Rich, J., Klinger, D., Fostaty Young, S., & Donnelly, C. (2020). How are professional programs from diverse disciplines approaching the development and assessment of competence at a mid-sized Canadian university? The Canadian Journal for the Scholarship of Teaching and Learning, 11(2). https://doi.org/10.5206/cjsotl-rcacea.2020.2.8597
Permanent Research Commons link: https://hdl.handle.net/10289/14391
Time-honoured university policies, such as the credit-hour and academic freedom, present challenges for professional education programs tasked with operationalizing entry-to-practice competence frameworks for professional accreditation. A single embedded case study was used to explore how professional programs from one mid-sized Canadian university are approaching and perhaps problematizing the development and assessment of competence. Semi-structured interviews were conducted with educational leaders (faculty and staff, n=21) from a sample of nine programs. Following a grounded theory approach to qualitative analysis, the constant comparative method was used to inductively discern similarities and differences across programs, and to begin building theory about approaches to operationalization. While limited in scope given the use of a single university, our findings highlight: (a) diversity in approaches to operationalization across programs, (b) common attributes which can be used to classify the manner in which these programs operationalize competence, and (c) challenges with supporting faculty to buy in to competency-informed pedagogy and assessment. Given these findings, it is recommended that professional accrediting bodies and education programs spend time to consider the role university-based programs play in determining competence for entry-to-practice, as well their intents for implementing a competence framework, to ensure sufficiency in the approaches being used.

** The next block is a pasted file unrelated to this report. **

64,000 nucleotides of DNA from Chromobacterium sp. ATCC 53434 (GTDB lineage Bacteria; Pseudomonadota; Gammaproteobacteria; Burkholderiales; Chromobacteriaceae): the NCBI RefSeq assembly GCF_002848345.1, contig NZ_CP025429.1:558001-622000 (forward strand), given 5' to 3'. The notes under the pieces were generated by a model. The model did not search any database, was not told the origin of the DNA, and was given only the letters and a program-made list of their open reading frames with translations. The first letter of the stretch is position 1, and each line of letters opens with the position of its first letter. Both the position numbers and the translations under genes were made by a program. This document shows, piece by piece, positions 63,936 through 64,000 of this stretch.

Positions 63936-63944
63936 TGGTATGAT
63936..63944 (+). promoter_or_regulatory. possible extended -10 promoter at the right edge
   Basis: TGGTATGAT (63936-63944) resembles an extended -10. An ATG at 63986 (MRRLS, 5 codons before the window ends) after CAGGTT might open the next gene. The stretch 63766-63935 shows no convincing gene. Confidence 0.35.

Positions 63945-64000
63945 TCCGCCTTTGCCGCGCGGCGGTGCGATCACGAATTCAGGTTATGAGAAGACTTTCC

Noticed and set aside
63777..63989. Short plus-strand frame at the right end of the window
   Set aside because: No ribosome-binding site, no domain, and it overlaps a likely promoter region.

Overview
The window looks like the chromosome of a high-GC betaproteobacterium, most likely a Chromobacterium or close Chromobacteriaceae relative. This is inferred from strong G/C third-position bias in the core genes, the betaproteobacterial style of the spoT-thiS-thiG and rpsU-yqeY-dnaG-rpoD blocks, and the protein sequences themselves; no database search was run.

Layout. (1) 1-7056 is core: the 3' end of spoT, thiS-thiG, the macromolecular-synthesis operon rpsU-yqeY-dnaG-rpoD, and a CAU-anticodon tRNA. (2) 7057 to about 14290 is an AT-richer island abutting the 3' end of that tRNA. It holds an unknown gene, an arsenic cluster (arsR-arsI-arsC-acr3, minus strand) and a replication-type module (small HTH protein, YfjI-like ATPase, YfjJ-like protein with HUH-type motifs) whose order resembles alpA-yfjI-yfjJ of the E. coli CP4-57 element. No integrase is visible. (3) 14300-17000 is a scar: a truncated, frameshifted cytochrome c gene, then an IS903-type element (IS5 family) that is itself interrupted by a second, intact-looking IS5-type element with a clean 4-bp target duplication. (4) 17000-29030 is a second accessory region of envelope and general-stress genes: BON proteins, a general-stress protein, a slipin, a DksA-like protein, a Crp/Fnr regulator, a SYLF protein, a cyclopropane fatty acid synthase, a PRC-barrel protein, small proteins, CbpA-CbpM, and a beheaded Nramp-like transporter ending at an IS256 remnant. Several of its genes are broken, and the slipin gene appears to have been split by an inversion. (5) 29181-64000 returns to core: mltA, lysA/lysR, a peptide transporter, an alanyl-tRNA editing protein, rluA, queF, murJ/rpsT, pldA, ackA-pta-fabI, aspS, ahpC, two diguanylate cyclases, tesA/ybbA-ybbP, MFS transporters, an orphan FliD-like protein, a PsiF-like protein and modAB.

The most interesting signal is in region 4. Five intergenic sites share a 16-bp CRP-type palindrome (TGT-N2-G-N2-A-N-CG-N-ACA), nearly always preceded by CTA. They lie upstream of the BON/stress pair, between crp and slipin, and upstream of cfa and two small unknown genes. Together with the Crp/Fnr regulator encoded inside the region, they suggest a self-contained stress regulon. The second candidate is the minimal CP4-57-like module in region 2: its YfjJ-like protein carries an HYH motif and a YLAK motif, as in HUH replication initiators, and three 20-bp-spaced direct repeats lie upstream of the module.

University of Western Ontario, Western Libraries
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